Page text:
June 22, 2018, Holland (MI) Sentinel: Quick Hits: Four thoughts on this week’s news http://www.hollandsentinel.com/news/20180622/quick-hits-four-thoughts-on-this-weeks-news …Mental health needs addressing in the open …As suicide rates went up by more than 30 percent in half of states since 1999, over half of those who died by suicide did not have any known mental health condition. … ... But the numbers are there: Suicide rose by almost 33 percent here in Michigan since 1999. There are people out there who are struggling. We need to start a conversation in the community to put a support system in place so those people can receive the help they need. It also comes back to kids not always being able to manage life’s challenges. A 2017 Ottawa County Youth Assessment Survey found that depression and suicide attempts have risen among Ottawa County teens; about 19 percent of those studied said they had seriously thought about attempting suicide in the past year, up from 15 percent in 2016. School should be teaching kids more than just algebra and chemistry; school counselors should take the time to teach students coping and problem-solving skills so that they can better handle life’s challenges and maybe avoid going down that dark road of depression and anxiety.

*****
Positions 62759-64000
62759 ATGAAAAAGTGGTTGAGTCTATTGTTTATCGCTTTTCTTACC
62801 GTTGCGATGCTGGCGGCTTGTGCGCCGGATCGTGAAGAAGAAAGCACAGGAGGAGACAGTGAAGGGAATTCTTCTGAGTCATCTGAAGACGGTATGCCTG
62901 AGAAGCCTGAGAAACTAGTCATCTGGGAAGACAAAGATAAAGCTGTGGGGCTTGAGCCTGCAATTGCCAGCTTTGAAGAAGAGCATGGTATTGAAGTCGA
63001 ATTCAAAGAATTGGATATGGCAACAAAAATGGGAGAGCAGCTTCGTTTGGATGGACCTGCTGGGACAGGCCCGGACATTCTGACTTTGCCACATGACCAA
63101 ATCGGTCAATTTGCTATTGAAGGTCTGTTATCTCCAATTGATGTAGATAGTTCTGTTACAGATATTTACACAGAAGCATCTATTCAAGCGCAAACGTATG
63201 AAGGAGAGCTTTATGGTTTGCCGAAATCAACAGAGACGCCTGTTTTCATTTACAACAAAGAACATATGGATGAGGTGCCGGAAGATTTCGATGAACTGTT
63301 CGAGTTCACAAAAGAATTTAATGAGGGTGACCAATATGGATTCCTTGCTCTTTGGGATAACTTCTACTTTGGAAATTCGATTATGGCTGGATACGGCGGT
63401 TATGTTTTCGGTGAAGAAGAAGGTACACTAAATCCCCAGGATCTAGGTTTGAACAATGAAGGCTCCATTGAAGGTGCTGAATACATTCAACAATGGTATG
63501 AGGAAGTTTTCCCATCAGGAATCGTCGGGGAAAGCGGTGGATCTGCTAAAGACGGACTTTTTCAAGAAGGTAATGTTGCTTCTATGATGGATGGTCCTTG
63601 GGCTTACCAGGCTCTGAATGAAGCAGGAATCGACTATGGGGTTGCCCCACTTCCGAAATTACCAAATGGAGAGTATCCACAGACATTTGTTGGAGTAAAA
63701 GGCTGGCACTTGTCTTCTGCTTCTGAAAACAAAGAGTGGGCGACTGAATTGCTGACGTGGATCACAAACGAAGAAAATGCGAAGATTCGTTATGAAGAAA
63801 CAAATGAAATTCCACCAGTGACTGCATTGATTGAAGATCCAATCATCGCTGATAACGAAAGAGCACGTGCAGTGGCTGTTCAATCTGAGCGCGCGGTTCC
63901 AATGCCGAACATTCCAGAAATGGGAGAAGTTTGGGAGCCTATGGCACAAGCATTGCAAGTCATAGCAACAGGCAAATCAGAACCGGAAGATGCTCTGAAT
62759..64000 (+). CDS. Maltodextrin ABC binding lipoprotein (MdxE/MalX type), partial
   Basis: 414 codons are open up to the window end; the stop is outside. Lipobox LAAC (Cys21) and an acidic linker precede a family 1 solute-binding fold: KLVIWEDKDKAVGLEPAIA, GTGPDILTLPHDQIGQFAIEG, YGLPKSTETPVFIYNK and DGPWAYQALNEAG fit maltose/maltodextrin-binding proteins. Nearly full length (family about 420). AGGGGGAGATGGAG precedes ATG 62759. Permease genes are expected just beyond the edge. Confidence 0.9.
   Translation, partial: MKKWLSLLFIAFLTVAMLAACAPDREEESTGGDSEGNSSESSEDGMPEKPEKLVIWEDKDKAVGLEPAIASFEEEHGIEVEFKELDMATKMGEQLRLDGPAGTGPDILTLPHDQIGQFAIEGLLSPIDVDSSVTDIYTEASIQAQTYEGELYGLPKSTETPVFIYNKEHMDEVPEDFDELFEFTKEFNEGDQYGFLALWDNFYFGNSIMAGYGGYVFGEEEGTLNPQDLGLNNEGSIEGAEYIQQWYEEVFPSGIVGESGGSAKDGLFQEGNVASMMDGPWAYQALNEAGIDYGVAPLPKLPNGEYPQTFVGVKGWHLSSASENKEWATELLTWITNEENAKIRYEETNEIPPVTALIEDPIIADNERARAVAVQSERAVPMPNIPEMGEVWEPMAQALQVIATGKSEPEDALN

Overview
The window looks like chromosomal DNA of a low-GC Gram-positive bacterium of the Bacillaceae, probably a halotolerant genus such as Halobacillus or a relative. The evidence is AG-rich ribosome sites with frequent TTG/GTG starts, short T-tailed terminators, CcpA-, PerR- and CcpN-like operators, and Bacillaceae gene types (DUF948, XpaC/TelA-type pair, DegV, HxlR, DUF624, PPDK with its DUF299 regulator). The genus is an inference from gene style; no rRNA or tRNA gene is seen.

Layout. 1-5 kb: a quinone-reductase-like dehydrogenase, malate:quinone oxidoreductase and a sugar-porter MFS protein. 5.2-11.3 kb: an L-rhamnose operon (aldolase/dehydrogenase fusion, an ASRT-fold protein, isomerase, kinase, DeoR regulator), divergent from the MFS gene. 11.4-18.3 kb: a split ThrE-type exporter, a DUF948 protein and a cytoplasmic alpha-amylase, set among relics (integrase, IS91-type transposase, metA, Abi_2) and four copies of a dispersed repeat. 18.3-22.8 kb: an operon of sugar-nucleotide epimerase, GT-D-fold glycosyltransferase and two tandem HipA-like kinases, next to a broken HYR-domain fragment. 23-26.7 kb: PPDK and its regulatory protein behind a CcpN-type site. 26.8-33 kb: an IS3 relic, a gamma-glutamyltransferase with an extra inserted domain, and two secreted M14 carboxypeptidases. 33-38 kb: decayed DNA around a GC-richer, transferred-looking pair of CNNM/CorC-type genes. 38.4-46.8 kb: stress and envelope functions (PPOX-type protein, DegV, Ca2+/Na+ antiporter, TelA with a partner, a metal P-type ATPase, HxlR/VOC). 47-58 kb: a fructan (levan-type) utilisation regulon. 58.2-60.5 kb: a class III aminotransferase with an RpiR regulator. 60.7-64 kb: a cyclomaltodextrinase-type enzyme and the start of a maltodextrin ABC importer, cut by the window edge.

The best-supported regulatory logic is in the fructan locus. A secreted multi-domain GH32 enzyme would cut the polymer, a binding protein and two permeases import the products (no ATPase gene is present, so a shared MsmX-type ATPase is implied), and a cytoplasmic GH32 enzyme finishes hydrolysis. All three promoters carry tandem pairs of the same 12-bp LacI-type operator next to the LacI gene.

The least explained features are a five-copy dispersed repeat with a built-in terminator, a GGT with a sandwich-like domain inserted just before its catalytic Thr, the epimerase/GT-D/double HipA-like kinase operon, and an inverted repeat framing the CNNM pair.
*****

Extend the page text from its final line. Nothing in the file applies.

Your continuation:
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Children today are noticeably different from previous generations, and the proof is in the news coverage we see every day. This site shows you what’s happening in schools around the world. Children are increasingly disabled and chronically ill, and the education system has to accommodate them. Things we've long associated with autism, like sensory issues, repetitive behaviors, anxiety and lack of social skills, are now problems affecting mainstream students. Blame is predictably placed on bad parenting (otherwise known as trauma from home).
Addressing mental health needs is as important as academics for modern educators. This is an unrecognized disaster. The stories here are about children who can’t learn or behave like children have always been expected to. What childhood has become is a chilling portent for the future of mankind.
Anne Dachel, Media editor, Age of Autism
(John Dachel, Tech. assist.)
What will happen in another 4 years? How can we go on like this? This is a national (and international) problem of monumental proportions. We have an entire new class of children who cannot be accommodated by the system: many are manifestly neurologically impaired. Meanwhile, the government and the medical profession sleep on regardless.
UK media editor, Age of Autism
The generation of American children born after 1990 are arguably the sickest generation in the history of our country.
Robert F. Kennedy, Jr.
It seemed to me that with rising autism prevalence, you’d also see rising autism costs to society, and it turns out, the costs are catastrophic.
They calculated that in 2015 autism cost the United States $268 billion and they projected that if autism continues at its current rate, we’re looking at one trillion dollars a year in autism costs by 2025, so within five years.
Toby Rogers, PhD, Political economist
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